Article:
Bill Craven opens the door for his brother, Stub, who is able to walk into the milkhouse-turned-coffee shop with help from his wife, Joan. Stub Craven had a stroke about 16 years ago. (Dan Bates / The Herald)

Bill Craven opens the door for his brother, Stub, who is able to walk into the milkhouse-turned-coffee shop with help from his wife, Joan. Stub Craven had a stroke about 16 years ago. (Dan Bates / The Herald)

Sometimes a dozen farm folks crowd the cozy space, where wall decor includes photos of grandchildren and ancestors, a vintage ad for an International Harvester tractor, and calendar-style pictures of bikini-clad women. It’s a men’s club, after all. “No women allowed in here,” Stub Craven quipped.

Joan Craven doesn’t stay for coffee, but each day drives her husband from their nearby home to the milk house, then picks him up about an hour later. Stub Craven suffered a stroke 16 years ago, and never fully regained movement. “He missed seeing people,” his wife said.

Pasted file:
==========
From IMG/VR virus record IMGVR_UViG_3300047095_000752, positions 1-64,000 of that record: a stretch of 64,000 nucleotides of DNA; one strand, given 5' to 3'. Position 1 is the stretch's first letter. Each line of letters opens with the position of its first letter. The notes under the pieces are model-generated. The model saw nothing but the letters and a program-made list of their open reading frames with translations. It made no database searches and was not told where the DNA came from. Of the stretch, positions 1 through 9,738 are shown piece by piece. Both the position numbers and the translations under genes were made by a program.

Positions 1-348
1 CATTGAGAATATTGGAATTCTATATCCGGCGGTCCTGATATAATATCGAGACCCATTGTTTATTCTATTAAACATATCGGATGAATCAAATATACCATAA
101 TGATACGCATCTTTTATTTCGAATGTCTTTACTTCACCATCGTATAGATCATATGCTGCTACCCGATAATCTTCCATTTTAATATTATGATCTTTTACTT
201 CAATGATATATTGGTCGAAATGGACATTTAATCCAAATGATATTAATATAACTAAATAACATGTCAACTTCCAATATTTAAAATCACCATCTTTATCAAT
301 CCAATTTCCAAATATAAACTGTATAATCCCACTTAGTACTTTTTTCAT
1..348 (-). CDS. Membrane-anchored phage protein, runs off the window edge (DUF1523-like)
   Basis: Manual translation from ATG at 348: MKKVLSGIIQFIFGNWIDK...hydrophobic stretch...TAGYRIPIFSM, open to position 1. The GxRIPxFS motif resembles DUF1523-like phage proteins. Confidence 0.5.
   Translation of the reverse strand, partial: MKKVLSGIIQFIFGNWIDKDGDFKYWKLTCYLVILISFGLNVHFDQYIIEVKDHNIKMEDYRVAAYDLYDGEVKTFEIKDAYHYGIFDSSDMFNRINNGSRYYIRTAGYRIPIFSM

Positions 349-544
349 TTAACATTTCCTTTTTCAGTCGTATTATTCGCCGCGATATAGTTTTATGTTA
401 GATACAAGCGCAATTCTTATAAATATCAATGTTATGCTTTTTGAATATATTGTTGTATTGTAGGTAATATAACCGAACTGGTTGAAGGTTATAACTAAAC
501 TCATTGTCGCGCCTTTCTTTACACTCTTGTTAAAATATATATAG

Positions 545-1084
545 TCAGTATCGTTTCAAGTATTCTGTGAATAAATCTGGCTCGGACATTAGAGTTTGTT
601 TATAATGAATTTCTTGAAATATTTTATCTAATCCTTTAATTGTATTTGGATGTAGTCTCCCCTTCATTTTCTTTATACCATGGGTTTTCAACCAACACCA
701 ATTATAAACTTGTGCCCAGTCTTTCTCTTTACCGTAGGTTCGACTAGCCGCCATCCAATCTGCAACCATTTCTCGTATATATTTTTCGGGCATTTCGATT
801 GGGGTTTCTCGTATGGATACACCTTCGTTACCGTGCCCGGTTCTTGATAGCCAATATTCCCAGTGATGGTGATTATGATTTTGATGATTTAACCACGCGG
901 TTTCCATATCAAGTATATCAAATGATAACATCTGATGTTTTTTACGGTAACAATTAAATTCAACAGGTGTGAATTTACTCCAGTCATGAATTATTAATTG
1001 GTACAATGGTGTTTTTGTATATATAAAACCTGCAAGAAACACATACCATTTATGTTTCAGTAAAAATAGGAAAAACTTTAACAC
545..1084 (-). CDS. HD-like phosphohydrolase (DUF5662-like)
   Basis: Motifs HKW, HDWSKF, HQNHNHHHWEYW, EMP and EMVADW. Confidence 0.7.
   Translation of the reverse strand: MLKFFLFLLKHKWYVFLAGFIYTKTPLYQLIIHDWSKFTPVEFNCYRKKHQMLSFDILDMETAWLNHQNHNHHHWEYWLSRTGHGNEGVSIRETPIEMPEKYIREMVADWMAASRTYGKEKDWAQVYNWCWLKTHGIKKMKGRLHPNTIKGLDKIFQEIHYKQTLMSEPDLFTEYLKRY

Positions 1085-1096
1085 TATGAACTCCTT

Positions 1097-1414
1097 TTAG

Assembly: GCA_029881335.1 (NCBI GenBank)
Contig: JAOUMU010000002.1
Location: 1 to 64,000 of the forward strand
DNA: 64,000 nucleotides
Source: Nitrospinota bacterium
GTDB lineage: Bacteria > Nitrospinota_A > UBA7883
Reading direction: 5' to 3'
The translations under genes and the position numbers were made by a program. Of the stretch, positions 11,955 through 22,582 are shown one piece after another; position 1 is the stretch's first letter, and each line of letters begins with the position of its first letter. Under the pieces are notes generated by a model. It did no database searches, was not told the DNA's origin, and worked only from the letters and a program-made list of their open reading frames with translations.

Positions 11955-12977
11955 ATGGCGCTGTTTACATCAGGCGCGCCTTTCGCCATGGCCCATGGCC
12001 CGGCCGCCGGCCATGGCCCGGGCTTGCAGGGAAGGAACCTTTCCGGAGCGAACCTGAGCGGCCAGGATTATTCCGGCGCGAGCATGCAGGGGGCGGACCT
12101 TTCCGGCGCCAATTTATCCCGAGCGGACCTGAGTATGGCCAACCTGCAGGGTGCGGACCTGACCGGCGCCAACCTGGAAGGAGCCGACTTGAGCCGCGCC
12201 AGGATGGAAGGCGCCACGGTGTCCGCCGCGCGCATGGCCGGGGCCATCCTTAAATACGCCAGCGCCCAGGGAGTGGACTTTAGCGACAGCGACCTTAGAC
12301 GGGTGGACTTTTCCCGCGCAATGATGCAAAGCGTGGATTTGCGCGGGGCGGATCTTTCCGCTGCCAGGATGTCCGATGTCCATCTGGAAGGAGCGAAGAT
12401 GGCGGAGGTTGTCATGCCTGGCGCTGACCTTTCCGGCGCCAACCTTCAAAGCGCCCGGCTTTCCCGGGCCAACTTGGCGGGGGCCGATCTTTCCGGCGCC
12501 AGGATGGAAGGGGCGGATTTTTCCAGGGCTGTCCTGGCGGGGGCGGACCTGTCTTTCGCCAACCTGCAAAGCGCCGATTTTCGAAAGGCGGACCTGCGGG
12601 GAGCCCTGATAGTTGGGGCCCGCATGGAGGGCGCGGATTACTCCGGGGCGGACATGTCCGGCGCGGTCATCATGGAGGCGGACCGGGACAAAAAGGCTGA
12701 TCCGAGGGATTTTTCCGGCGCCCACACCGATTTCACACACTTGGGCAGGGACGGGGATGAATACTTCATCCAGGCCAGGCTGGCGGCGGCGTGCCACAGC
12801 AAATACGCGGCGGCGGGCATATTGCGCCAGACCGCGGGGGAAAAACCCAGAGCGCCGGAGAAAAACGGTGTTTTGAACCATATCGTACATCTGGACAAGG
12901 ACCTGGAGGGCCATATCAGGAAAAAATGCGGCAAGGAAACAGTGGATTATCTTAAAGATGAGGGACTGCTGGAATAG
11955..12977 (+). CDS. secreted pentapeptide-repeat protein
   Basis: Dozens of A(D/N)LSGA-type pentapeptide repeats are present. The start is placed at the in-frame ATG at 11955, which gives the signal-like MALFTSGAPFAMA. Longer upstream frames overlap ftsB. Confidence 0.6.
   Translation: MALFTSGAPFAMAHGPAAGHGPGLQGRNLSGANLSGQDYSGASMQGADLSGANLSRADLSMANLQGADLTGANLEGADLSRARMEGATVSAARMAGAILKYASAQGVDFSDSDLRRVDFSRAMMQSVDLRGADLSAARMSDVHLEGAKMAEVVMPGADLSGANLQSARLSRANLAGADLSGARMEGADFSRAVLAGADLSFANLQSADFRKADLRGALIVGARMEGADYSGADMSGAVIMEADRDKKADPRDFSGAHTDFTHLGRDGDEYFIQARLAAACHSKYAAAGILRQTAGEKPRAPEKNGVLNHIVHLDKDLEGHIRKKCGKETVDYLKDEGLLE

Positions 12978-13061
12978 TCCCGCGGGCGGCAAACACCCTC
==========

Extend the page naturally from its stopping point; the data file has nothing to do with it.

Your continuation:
“But he gets up here every day,” said Tim Stocker, 61, who stopped for coffee Wednesday with his 38-year-old son, TJ Stocker. Like the Cravens, the Stockers have generations of farming history in the Snohomish Valley. They share more than that — they’re family.

In a small room where friends drop by every morning except Sunday, TJ Stocker, 38, refills Bill Craven’s coffee early Wednesday. TJ’s dad, Tim Stocker, 61, (back) watches. (Dan Bates / The Herald)

In a small room where friends drop by every morning except Sunday, TJ Stocker, 38, refills Bill Craven’s coffee early Wednesday. TJ’s dad, Tim Stocker, 61, (back) watches. (Dan Bates / The Herald)

Tim Stocker’s wife, Tracy, is the daughter of Stub and Joan Craven, one of the couple’s four children. “Stub is my father-in-law,” Tim Stocker said.

The Craven brothers, now retired, jointly operated one of Snohomish County’s top dairy farms, and Tim Stocker once worked with them. They farmed several hundred acres in the Snohomish River Valley, not far from Everett’s Lowell area.